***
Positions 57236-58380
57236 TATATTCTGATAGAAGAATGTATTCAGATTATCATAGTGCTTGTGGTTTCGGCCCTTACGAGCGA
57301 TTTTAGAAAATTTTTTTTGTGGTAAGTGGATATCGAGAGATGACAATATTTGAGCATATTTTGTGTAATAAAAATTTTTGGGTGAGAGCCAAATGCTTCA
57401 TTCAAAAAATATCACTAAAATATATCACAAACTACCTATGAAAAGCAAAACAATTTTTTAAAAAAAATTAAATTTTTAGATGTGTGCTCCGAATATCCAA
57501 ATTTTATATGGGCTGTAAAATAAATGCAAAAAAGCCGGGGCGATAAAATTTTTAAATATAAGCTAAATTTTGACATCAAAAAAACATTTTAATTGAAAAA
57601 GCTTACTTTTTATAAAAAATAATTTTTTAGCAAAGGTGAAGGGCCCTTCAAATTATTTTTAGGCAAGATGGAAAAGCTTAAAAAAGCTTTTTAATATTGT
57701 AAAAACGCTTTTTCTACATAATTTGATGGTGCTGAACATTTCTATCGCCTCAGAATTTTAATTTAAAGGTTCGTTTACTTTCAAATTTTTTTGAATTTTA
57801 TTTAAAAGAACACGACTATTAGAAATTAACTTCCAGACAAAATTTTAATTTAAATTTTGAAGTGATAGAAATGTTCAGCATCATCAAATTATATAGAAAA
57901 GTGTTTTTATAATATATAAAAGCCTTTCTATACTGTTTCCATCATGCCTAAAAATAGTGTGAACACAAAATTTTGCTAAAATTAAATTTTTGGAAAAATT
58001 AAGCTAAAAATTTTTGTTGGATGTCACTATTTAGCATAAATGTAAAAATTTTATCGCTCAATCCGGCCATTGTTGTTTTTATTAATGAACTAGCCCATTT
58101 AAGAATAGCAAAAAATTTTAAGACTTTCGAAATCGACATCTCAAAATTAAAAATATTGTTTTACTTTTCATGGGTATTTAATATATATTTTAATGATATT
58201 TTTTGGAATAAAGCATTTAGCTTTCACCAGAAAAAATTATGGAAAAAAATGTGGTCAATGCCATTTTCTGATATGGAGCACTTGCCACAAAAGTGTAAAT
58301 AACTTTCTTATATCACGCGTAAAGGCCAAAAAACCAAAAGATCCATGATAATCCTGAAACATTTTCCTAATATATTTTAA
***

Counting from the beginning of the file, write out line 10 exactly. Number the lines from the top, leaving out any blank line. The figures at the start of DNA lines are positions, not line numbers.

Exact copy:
58001 AAGCTAAAAATTTTTGTTGGATGTCACTATTTAGCATAAATGTAAAAATTTTATCGCTCAATCCGGCCATTGTTGTTTTTATTAATGAACTAGCCCATTT